Thanks to the stripped-down simplicity of the Montessori method, setting up a Montessori bedroom is fairly straightforward and relatively effortless. Personal tastes and available space will dictate how your family setups your child’s Montessori bedroom. The nine following steps are more of an outline than a blueprint, intended to ignite your creativity and imagination. Keep reading to learn one way, in nine steps, of setting up a Montessori bedroom.
Montessori Method: Brief Overview
To comprehend fully the reasoning behind the steps in setting up a Montessori bedroom, it is important to understand the core beliefs of the Montessori lifestyle. Originally conceived as a method of educating young children over 100 years ago by Maria Montessori, her methods and core beliefs have spread throughout the world in the intervening years. Beyond the Montessori classroom, families around the globe are embracing Dr. Montessori’s core beliefs in their homes.
In a nutshell, Montessori believed that children were exceptionally capable of educating themselves, intellectually, as well as functionally. To best serve a child’s growth, it is important for parents to allow them to do the tasks of daily living themselves. (To discover more about the Montessori principles of parenting click here). It follows, therefore, that a Montessori bedroom is set up in a manner that allows children autonomy.
Montessori Bedroom: Physical Space
Chances are the room that is/will be your child’s bedroom has already been determined. However, if there is some flexibility in the space that will be used, incorporating the following features is encouraged.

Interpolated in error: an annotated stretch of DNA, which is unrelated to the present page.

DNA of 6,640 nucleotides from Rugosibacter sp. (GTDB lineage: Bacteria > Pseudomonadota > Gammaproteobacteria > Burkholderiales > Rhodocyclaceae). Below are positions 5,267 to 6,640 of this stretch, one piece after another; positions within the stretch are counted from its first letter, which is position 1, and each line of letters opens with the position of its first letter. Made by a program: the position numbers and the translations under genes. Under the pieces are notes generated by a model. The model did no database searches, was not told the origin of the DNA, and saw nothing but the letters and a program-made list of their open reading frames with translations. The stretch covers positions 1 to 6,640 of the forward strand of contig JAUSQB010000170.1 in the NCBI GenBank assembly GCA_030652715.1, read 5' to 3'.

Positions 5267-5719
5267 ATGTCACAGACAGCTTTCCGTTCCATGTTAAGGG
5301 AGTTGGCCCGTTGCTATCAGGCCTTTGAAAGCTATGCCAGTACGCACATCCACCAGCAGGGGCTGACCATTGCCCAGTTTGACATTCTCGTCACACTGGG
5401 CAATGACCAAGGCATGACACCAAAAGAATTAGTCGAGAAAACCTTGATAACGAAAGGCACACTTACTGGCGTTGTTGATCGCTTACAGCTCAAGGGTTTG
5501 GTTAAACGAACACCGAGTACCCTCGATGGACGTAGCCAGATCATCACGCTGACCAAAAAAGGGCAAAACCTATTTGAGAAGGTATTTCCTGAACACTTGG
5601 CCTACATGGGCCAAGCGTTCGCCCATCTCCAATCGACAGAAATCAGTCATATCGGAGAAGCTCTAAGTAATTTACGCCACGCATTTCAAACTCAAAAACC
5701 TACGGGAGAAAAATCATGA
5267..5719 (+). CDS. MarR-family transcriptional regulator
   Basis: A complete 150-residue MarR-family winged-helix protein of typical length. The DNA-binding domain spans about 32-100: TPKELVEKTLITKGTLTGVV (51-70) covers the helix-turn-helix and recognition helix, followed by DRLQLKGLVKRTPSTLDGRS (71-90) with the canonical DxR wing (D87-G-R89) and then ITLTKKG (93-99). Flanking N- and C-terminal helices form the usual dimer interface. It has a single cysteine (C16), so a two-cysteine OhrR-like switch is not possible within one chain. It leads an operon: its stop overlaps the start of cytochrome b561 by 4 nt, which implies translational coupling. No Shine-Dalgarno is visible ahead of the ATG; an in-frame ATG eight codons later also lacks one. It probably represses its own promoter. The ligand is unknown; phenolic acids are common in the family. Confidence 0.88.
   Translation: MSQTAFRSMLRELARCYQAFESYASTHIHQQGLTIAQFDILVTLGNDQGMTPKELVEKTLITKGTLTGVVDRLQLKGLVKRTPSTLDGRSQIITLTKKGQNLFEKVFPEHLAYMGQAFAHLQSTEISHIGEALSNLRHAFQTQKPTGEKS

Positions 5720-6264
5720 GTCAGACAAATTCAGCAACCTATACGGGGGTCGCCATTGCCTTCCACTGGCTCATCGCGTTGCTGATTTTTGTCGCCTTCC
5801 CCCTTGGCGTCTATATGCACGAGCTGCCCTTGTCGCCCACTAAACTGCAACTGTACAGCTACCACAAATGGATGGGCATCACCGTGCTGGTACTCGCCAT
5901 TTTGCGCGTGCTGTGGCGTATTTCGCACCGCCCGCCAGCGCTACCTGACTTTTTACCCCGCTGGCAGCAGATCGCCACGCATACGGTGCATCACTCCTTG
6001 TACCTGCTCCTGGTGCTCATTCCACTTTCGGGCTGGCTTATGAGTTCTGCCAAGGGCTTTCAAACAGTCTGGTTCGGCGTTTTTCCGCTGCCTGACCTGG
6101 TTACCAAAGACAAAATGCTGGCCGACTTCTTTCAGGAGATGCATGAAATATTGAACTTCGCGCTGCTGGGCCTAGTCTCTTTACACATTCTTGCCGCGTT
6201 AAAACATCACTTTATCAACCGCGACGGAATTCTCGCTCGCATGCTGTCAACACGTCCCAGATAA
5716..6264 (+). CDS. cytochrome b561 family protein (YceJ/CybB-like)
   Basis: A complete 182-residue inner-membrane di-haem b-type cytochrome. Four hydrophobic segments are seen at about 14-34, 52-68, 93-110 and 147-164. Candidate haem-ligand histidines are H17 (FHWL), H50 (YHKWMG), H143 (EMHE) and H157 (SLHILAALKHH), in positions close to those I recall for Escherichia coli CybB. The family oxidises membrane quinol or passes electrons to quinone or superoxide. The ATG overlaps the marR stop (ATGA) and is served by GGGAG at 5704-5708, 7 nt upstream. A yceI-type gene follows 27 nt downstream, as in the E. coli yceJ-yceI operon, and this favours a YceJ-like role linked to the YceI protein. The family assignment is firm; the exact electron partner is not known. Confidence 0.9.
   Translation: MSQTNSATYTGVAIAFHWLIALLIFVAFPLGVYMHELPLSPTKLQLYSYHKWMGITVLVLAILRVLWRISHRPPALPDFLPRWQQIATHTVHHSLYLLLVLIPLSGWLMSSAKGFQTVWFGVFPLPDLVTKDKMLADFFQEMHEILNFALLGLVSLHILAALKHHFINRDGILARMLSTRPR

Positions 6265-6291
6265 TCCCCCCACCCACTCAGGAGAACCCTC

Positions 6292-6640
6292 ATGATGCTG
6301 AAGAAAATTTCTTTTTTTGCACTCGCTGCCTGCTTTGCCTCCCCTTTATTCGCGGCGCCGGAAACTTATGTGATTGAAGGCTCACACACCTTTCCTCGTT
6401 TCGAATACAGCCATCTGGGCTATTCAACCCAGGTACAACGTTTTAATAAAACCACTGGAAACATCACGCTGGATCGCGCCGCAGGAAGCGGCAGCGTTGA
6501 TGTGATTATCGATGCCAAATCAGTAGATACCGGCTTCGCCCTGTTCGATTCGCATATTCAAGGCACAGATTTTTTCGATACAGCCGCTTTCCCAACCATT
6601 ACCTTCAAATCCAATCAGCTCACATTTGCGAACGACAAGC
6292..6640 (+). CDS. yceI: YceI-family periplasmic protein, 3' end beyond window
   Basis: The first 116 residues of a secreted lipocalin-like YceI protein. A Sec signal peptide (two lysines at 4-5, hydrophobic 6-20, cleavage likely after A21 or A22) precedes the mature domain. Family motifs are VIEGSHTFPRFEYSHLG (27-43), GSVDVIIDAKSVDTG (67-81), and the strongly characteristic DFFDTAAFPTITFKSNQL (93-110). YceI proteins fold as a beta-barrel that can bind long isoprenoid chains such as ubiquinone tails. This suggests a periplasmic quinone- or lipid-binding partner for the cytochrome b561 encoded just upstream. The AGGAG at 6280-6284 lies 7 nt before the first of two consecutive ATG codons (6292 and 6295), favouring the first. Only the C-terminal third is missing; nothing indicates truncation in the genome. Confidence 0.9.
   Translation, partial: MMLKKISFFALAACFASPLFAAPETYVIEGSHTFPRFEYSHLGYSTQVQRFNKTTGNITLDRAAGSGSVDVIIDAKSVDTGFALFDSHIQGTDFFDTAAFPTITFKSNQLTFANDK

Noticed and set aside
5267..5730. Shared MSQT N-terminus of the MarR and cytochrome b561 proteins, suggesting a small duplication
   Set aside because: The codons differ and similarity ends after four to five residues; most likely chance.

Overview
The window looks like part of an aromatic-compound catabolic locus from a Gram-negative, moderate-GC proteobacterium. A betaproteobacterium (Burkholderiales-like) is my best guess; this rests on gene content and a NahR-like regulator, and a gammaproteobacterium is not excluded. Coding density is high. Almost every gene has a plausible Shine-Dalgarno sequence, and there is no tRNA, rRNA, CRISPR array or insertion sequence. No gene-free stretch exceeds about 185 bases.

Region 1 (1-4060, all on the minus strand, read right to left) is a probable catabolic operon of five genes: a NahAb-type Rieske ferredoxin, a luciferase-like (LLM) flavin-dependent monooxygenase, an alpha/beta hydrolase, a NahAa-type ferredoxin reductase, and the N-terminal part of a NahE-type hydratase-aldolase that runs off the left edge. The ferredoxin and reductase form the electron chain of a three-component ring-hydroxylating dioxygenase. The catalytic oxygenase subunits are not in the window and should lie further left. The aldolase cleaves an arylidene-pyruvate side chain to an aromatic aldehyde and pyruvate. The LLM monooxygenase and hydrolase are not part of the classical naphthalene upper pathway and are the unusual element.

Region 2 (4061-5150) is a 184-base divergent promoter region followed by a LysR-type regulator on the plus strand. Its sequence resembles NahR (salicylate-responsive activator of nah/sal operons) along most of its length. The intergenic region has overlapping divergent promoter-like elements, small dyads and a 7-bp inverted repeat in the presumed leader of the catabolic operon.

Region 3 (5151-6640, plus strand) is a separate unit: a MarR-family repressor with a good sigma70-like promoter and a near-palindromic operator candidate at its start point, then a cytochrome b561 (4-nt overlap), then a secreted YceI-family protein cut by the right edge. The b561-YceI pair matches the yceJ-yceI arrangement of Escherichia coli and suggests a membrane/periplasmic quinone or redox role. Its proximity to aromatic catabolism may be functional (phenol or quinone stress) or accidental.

Physical Space: Natural Light
Natural light fills a Montessori bedroom. The best source of natural light is windows. In the absence of windows, full-spectrum lights are a suitable substitute. Dr. Montessori understood the benefits of natural light. From health benefits to rendering colors more accurately, she felt that natural light was best for children.
Dr. Montessori also understood the role that darkness plays in sleep. If the bedroom has a window or windows, invest in high-quality blackout curtains to ensure your child a good night’s sleep. For that matter, invest in blackout curtains for your own bedroom, if you haven’t already. Research is determining that Dr. Montessori was right-on in her belief concerning darkness and sleep. Current studies are discovering that even small amounts of artificial light in sleep environments can cause metabolic disruptions as well as chronic illnesses. In addition to the blackout curtains, windows should have sheer or opaque curtains to filter bright, midday light.